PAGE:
CP2000: Notice of Unreported Income

Anything you get in the mail from the IRS besides a tax refund probably isn’t a letter you want to receive. One such letter is the Notice of Unreported Income, known to many as “CP2000.” The purpose of this notice is to inform you of the IRS’ assessment that you did not accurately report all of your income for the previous tax year. It is NOT a bill nor is it an ironclad assessment of tax obligations—including interest and penalties—you ultimately owe. It is not even a formal audit. 

Why Would the IRS Send a CP2000?

The IRS typically sends several million of these notices each year. The reason you received one is that the federal agency believes, from the information it gathered elsewhere, that you did not accurately portray your income. The IRS might have received the information from your employer or bank. The discrepancy usually reveals itself through one or more 1099 forms you’ve submitted. The tool used by the IRS to determine possible underreporting of income is the Automated Underreporter Program, a computer program. 

This notice might have to do with stock sales, contributions to flexible spending accounts and other benefits packages, income from side hustles, real property sales, and so much more. While the IRS is often correct in the assertions included in a CP2000, it is incorrect more often than you might think. The notice might request additional taxes and interest the IRS alleges you owe. The IRS might take a long time to send you a CP2000, during which a substantial amount of interest might have accrued.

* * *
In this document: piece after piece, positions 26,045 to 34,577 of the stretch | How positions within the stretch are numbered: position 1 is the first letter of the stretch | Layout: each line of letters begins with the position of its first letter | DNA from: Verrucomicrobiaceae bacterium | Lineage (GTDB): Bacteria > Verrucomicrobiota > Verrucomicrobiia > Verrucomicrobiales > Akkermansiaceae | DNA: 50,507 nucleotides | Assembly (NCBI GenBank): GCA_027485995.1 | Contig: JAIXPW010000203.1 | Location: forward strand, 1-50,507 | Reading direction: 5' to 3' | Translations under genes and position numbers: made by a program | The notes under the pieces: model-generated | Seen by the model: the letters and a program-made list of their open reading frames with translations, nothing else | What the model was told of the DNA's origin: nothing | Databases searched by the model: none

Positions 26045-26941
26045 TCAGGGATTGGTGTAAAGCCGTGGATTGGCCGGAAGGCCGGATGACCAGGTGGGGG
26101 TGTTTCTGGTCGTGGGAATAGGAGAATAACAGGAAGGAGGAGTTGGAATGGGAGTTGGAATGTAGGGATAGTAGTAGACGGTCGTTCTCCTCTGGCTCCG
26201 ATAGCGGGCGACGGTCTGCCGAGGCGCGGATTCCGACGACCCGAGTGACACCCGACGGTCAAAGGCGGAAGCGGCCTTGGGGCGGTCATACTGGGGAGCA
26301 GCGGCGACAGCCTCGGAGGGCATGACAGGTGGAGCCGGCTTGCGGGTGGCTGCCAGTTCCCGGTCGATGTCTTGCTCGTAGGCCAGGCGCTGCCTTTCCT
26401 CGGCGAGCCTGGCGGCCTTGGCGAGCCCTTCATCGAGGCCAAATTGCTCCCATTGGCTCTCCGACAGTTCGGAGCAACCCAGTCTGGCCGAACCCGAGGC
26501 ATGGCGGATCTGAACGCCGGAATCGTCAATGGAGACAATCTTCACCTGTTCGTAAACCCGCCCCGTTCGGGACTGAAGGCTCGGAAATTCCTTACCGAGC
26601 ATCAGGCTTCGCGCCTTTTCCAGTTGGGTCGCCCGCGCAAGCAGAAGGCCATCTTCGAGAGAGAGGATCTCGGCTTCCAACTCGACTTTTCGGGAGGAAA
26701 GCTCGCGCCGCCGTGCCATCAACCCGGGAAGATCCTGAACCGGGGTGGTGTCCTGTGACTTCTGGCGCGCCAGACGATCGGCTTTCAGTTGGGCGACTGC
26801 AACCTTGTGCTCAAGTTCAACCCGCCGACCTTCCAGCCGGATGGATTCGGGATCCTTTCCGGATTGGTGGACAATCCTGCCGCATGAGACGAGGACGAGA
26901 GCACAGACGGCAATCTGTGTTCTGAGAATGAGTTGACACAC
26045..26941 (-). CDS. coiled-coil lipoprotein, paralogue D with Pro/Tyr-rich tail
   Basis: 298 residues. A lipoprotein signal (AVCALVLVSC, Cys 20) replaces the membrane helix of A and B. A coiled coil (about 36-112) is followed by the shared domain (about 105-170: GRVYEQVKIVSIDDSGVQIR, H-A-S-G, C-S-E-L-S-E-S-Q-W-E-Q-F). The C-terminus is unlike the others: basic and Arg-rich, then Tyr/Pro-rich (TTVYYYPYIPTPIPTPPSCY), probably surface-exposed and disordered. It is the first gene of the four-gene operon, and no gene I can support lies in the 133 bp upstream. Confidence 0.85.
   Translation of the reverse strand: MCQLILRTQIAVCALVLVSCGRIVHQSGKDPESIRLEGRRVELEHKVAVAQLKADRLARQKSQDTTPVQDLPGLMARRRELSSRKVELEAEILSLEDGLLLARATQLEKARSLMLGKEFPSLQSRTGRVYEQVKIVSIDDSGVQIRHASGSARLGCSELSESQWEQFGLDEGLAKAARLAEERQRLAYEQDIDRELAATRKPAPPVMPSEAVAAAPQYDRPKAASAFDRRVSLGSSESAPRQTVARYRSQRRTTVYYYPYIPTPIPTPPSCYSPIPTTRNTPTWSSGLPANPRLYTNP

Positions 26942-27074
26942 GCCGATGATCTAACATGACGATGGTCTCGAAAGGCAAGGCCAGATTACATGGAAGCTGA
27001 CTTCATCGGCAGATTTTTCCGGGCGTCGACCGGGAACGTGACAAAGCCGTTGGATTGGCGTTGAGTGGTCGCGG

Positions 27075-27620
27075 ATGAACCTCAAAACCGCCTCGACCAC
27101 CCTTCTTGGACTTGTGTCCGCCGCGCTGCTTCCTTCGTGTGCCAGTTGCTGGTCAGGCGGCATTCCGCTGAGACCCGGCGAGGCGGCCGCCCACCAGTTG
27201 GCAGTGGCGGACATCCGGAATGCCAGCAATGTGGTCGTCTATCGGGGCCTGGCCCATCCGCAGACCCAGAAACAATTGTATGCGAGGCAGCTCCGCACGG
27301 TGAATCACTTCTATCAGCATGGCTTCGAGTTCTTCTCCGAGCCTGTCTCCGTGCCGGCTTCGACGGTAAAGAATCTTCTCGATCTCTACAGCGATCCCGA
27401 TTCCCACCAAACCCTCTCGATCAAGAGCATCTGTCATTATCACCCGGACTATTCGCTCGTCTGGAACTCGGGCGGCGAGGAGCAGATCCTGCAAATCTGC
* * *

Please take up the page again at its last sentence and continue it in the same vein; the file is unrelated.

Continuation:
Should You Respond to a CP2000?

Yes, you should. The worst thing to do after receiving a letter from the IRS is to ignore it. 

What’s the Best Way to Respond?

The best way to respond to a CP2000 depends on whether or not you agree with the IRS’ assessment. If you look at the notice and think, “Oops, I actually did make a mistake,” your best option might be to pay the money requested by the IRS. The notice will provide instructions for paying, of which there are multiple options. To limit your interest charges you should send your payment as soon as you can. 

If, however, you think the notice has incorrect information, you need to formulate a game plan. The notice should have included materials to mail back that indicate your desire to contest the allegations. You’ll need to send a signed statement explaining why you don’t agree with the assessment. Additionally, you need to start gathering documents that support your position. For instance, if the income is due to a stock or real estate sale, you will need documentation to substantiate your basis in the property sold. 

Regardless of the nature of your response, it’s well worthwhile to have experienced legal counsel help you properly respond. There could be a substantial amount of money at stake, and one mistake could put you in a poor position with the IRS.

Attorney Robert V. Boeshaar focuses on helping taxpayers and businesses resolve issues with the Internal Revenue Service. Whatever you’re dealing with, there is a way out that preserves your dignity and wellbeing. Schedule your phone consultation today.

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